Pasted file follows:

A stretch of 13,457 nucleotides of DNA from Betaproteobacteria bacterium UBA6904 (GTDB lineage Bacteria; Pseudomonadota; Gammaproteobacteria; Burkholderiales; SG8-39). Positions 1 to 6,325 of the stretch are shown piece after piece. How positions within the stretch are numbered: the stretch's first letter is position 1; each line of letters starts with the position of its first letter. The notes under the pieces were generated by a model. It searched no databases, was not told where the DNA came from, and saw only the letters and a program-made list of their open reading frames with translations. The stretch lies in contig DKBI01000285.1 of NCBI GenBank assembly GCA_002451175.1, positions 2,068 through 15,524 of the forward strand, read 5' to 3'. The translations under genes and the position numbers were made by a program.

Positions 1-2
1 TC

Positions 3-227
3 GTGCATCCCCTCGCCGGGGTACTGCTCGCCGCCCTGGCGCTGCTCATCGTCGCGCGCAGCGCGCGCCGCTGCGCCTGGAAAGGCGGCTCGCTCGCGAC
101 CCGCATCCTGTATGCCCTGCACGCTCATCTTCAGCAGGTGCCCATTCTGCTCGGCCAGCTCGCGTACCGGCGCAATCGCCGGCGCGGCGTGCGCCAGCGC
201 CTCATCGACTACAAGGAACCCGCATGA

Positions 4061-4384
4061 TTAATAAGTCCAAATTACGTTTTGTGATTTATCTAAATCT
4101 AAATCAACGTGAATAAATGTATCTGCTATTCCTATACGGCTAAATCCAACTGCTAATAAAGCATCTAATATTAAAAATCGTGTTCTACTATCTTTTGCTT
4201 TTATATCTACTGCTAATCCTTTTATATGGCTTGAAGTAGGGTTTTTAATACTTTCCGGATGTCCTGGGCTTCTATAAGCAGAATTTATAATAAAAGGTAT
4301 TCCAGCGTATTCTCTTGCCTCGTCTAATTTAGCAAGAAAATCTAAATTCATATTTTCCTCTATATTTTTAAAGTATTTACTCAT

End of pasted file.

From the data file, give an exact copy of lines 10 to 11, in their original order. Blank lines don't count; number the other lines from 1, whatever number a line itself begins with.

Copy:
4101 AAATCAACGTGAATAAATGTATCTGCTATTCCTATACGGCTAAATCCAACTGCTAATAAAGCATCTAATATTAAAAATCGTGTTCTACTATCTTTTGCTT
4201 TTATATCTACTGCTAATCCTTTTATATGGCTTGAAGTAGGGTTTTTAATACTTTCCGGATGTCCTGGGCTTCTATAAGCAGAATTTATAATAAAAGGTAT